Dead and Company finally played in New Orleans and boy, was it a show to see. John Mayer came out guns blazing; playing one of his best performances of the seven times I’ve seen them. The energy in the room was contagious and could be felt before the boys hit the stage. The set was in line with the kind of shows they have been playing for the past year or so; catering to 77’ era Dead. They opened with a funky “Feel like a stranger” before hitting into the groovy “Music Never Stopped” and then going into a powerful “Cold Rain and Snow”. Mayer used his blues influences to groove these tracks out. It truly showed that he was playing to his strengths. The entire first set was played near flawlessly. Mayer showed his ability to navigate through very intricate jams with ease. This is something he has struggled with in the past. The group then brought the mood down with an intimate “Peggy-O” and “Friend of the Devil” before New Orleans’ own George Power Jr. came out to steal the show. Porter, who made his name playing Bass for “The Meters” came out to play the classic blues cut “Smokestack Lightning” before doing “Bertha” and ending with arguably the shows best-performed song, “Sugaree”. Porters’ raspy voice and classic soul gave the song a life of its own. It was a can’t-miss performance of the show and many attendees’ favorite of the night.
The band would come out for the second set and open with the crowd favorite, “Scarlet Begonias” to “Fire on the Mountain”. Bassist Otiel Burbridge returned for the second set, picking up half of the vocals on “Fire on the Mountain”. This was followed by another crowd favorite, “Truckin” before the show would take on a much more relaxed tone. The band would bring it down for “Ship of Fools” and then “Uncle John’s Band”. The crowd would get back on its feet for “One More Saturday Night”, but by that point, the band had lost some of the crowd’s attention. They would return one final time to play the rare encore favorite, “Werewolves of London”.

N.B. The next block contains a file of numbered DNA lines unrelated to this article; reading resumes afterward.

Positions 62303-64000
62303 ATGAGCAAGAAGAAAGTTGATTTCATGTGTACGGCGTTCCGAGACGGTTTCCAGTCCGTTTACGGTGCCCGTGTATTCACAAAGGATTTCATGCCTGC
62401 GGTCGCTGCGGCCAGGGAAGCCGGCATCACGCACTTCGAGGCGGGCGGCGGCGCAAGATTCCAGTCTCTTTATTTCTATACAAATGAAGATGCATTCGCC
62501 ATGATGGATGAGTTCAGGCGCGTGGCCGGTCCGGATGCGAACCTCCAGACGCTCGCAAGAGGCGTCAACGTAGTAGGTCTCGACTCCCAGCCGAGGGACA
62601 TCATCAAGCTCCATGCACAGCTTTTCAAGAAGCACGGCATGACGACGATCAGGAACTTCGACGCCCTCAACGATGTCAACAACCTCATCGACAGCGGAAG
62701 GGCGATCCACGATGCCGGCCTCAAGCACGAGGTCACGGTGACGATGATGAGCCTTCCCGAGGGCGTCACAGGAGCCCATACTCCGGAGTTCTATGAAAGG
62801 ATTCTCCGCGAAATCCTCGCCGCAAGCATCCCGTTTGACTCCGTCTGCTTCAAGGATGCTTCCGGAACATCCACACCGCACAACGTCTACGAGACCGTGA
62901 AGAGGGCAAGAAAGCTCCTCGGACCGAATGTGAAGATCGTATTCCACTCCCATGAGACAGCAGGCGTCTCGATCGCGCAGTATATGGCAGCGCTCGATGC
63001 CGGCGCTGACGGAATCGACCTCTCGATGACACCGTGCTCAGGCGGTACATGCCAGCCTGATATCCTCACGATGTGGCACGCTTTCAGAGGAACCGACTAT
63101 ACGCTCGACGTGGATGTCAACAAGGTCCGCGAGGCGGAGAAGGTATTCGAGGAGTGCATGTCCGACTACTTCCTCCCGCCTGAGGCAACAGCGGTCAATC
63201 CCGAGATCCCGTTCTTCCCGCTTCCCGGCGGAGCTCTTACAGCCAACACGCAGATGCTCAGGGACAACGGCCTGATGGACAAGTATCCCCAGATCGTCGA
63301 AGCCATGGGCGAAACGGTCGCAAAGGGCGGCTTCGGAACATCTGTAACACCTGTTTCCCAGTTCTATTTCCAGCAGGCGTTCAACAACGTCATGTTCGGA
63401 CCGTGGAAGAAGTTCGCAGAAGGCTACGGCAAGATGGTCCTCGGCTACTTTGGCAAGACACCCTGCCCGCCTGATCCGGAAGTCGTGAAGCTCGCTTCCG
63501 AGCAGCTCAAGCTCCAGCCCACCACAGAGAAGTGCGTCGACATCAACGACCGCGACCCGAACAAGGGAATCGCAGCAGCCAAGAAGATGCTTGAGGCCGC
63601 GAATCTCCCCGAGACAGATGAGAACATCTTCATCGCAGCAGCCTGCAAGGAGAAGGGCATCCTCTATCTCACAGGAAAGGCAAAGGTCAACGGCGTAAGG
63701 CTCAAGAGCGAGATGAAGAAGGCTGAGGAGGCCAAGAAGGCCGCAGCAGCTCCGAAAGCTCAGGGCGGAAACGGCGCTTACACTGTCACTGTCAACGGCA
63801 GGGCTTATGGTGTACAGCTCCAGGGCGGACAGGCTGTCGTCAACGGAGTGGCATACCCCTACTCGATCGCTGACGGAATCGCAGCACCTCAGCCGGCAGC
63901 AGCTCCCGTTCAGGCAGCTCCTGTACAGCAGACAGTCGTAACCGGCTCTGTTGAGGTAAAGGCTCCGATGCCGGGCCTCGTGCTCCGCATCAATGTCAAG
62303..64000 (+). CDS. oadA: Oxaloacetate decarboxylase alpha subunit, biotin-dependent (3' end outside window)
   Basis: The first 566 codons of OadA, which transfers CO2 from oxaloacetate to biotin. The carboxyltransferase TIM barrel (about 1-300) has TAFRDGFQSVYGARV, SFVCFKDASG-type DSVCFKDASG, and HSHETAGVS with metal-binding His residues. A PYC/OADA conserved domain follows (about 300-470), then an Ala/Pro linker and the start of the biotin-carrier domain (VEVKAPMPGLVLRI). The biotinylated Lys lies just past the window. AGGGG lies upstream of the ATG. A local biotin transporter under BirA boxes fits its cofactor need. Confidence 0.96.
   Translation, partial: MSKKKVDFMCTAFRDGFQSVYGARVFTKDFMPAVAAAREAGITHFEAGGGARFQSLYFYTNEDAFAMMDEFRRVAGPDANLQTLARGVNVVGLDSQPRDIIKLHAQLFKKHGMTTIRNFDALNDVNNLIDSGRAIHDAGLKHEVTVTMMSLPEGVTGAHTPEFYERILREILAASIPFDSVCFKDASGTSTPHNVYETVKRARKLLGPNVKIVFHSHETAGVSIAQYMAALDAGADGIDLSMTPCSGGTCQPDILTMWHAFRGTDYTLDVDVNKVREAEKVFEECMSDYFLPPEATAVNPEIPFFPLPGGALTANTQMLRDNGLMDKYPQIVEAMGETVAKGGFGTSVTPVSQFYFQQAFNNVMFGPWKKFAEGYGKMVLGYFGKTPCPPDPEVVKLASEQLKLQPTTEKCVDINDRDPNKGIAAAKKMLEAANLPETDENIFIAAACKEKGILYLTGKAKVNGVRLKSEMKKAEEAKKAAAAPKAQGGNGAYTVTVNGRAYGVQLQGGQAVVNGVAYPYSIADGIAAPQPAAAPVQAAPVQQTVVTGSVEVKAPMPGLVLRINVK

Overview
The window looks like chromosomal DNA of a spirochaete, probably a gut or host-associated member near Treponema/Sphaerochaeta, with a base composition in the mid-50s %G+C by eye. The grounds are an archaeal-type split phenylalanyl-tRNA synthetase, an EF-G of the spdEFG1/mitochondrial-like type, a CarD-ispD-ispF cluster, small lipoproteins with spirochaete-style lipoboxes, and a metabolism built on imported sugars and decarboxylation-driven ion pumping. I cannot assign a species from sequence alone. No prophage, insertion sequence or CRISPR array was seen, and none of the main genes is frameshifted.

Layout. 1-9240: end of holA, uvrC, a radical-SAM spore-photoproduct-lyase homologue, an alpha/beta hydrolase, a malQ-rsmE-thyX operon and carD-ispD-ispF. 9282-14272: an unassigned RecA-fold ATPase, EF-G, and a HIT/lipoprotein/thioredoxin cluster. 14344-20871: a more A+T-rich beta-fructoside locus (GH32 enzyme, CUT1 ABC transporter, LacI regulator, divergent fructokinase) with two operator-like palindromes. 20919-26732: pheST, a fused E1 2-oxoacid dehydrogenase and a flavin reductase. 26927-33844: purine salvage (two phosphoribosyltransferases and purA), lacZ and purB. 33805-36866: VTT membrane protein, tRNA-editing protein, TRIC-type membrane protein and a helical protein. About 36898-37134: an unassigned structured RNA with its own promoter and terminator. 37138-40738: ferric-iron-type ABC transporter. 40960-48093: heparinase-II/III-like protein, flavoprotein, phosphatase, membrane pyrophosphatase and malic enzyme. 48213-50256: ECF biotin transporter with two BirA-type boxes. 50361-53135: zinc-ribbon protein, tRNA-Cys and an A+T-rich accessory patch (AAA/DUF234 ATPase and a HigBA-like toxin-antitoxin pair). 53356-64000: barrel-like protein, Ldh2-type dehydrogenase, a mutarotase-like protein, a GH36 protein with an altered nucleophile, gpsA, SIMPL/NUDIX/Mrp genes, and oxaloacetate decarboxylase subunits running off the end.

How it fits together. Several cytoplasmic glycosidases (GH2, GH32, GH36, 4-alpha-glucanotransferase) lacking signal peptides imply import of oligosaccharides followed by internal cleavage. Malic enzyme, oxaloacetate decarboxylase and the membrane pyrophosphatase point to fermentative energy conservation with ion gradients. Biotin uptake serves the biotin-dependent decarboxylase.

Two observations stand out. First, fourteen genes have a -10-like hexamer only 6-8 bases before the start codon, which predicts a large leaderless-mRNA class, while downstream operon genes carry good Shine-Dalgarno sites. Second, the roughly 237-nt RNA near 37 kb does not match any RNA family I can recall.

If one thing is reinforced by this show, it is strength in numbers and John Mayer and GPJ proved it. Weir, as a silent leader constructing it all with a commanding presence, took control of the stage without saying a word. Because why would he need to? He is Bob Weir and he has played this stuff more than anyone. So well done and I’ll commend the band on this performance. But it takes numerous shows to maintain this momentum.
You can catch George Porter Jr. at the Maple Leaf every Tuesday. Often, he will be eating at Chiba before. I would say he made the difference in this performance.
COVER PHOTO: JamBase